I recently came across an article titled, The Doctor Will Snap You Now in the April issue of Allure magazine that I read wide-eyed and, quite frankly, disbelieving. But, that doesn’t matter because it’s totally true and it’s happening right now in the year 2017. All I can say is that the author is a very brave soul. I’m an avid researcher BUT I would definitely draw the line at going on-site in a medical facility to research a piece like this.
AN OVERALL EXPLANATION
The introductory blurb for this article reads, “A slew of plastic surgeons are taking to Snapchat to show videos of breast-implant surgery, butt lifts, liposuction and more -- so writer, Loren Savini has stepped into a surgical gown to find out where ethical boundaries are being drawn.” That’s a clean, factual description. The real thing is quite different.
THE SURGEONS IN THE ARTICLE
The first: is a female Beverly Hills plastic surgeon by the name of Cat Begovic. See Snapchat (beautybycat) who is 40 years old and has a Harvard degree.
The second: is a male called Sejal Patel (mydrsej) a plastic surgeon in Beverly Hills who has an office across the parking lot from Begovic. He has his own hashtag: #ShapedExtraJuicy, built off of the first three letters of his name and a callout to his drastic Brazilian butt lifts.
The third: is a male named Tarick Smaili or Dr. Smiley who is another Snapchat aficionado based in Beverly Hills. He refused to be interviewed.
THE AUTHOR’S REACTION
I am deliberately avoiding the parts that may make Adea readers queasy (I’ve given lots of contact info. Those who want more facts will have no problem finding them.) Savini is very forthcoming about what she felt. “I was there, hunched over in the corner of the room, wrapped in a blue medical gown, trying to breathe deeply through a surgical mask. And, despite having gotten permission from the patient to be there, I was feeling pretty creepy about the whole thing. The word ‘creepy’ seems to be the standard response when I tell people about this experience.” Note: the author had to sign a consent form in case she passed out or had an emotional reaction of some sort.
THE AUDIENCE REACTION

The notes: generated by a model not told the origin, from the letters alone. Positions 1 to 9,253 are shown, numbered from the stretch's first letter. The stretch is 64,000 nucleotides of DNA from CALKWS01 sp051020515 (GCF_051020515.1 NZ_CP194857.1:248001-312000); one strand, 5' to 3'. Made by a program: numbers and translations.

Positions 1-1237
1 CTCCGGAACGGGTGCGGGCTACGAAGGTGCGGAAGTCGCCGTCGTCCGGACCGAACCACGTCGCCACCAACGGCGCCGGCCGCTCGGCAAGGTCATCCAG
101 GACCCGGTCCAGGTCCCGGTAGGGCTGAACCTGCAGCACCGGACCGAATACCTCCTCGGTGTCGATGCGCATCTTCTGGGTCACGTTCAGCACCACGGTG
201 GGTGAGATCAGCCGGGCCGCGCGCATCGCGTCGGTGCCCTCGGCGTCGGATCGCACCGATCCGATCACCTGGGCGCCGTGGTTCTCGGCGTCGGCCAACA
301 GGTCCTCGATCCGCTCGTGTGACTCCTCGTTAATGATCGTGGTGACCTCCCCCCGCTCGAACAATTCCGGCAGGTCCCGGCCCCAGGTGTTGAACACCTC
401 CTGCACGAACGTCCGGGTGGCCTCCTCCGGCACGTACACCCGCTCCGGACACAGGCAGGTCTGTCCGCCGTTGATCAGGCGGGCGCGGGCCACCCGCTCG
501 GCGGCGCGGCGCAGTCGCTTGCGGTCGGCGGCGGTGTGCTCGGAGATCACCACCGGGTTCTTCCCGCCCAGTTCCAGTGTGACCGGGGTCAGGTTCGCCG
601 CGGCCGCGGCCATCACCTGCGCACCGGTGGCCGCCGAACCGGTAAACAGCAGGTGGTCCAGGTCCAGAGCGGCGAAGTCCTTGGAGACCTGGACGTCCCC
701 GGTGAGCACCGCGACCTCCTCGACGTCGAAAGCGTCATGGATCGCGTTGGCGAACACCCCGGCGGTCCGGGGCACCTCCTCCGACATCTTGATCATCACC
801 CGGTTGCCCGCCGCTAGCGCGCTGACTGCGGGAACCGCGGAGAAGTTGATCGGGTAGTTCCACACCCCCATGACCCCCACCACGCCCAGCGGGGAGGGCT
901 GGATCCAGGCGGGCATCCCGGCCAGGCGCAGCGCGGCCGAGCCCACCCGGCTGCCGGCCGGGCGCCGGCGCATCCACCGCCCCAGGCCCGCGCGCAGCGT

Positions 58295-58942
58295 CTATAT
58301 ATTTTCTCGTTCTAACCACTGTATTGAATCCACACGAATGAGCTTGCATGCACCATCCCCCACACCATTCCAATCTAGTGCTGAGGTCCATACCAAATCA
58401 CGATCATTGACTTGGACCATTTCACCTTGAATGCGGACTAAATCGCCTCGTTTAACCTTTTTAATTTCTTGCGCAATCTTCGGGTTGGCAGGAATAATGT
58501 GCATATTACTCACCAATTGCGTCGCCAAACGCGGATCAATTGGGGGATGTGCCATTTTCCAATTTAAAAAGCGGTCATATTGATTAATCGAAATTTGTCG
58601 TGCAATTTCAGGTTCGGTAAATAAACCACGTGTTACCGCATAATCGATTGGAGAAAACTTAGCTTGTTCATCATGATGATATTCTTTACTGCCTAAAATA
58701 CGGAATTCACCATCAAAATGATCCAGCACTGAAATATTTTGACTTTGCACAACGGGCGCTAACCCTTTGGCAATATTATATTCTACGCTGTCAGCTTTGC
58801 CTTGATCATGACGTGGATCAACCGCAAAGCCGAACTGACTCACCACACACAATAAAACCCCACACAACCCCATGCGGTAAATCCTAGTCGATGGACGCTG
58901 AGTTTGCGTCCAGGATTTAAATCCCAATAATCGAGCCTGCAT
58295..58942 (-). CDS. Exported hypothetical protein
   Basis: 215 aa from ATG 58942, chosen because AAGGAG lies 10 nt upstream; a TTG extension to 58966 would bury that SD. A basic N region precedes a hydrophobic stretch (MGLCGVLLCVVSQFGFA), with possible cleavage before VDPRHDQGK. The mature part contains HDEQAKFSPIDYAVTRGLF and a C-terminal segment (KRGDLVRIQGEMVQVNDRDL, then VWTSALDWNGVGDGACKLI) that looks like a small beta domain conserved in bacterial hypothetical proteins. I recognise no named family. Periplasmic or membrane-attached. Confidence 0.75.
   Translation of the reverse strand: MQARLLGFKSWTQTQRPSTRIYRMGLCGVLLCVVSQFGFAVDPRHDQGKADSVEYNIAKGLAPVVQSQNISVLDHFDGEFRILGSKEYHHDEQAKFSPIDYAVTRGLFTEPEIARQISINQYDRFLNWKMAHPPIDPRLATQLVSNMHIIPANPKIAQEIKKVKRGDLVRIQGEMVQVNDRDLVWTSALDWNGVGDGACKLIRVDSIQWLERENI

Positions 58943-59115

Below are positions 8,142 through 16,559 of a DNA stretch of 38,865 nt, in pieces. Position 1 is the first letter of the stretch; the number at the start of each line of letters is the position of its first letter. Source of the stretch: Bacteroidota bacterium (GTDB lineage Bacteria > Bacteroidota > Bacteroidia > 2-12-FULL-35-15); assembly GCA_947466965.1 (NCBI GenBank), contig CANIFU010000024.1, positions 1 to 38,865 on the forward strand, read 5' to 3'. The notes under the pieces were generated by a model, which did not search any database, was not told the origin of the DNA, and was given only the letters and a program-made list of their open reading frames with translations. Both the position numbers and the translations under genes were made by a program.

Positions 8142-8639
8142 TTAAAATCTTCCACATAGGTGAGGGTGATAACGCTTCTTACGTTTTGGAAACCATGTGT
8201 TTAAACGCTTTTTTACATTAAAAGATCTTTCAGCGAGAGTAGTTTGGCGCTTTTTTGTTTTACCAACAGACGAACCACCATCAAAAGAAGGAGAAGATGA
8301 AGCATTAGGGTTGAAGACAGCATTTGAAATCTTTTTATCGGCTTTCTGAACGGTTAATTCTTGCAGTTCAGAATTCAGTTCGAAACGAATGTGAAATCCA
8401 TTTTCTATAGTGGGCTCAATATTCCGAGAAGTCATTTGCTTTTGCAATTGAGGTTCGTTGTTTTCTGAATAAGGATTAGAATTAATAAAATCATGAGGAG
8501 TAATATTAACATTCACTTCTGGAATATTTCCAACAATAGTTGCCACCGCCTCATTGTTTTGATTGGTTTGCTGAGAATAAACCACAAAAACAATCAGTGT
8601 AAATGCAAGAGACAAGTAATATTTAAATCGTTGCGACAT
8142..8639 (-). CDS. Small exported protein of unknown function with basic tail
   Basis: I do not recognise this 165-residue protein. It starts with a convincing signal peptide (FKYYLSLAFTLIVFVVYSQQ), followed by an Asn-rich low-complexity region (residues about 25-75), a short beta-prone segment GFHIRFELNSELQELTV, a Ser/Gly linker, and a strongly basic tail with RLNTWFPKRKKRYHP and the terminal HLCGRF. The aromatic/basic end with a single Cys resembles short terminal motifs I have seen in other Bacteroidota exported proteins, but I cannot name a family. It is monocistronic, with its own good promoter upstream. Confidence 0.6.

Begovic is in the company of a growing number of surgeons taking to social media to show their work. Given the success of plastic surgery on television (Nip/Tuck, Dr. 90210, Extreme Makeover), it should come as no surprise that their snaps have viewers – lots of them. Full disclosure: I pass right by Nip/Tuck, have never watched it and do not intend to at any time in the future.
Snapchat office in California
Surgeon Begovic says that her audience is comprised of young women who want surgery, but are scared. That’s why she provides step-by-step explanations and a Q&A session at the end of the day.
Patel is more playful. There’s music in the operating room and the occasional video of him rapping. (I find all of this astounding.) He says that an overwhelming majority of his patients agree to be on his Snapchat. The author finds this surprising and says, “Aren’t they concerned that you’ll be more focused on your phone than the procedure?”
He finds this “a hilarious concern because I’m showing thousands of people what I’m doing – it’s just the opposite.” Then he adds this zinger, “I don’t need traditional media anymore. If you’re good on social media, you’re gonna be successful.” And there you have it. I’ve spared our readers the dicey bits. Now, everyone’s on their own.Shaun Nelson-Henrick
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In the May 2020 issue of Smithsonian magazine I came across an intriguing article titled, “A Half-Century of Trips,” written by Ted Scheinman, (a writer and scholar based in Southern California). This features a subhead that reads, “Americans have steadily become more dedicated travelers, despite historic setbacks.”
This is the first thing I saw when perusing the 50th anniversary issue of the Smithsonian magazine for April 2020. This eye-opening 10-page article (with spectacular photos) is titled, “The Ship in the Ice” and concerns a topic we’ve all been hearing about for years, e.g., global warming.
The pandemic this year has affected all of us in many ways. Two things that stand out in my mind: people definitely need people (to paraphrase the song “People” sung by Barbra Streisand in Funny Girl). The phone, email, computer, TV and all the other digital creations we use DO NOT take the place of human interaction. We all need to see and talk to each other. That said we have also learned that we can work at home very efficiently and handle our normal workload if necessary. Never commute again? I don’t think that will happen, but perhaps we’ll find a happy medium – time will tell.
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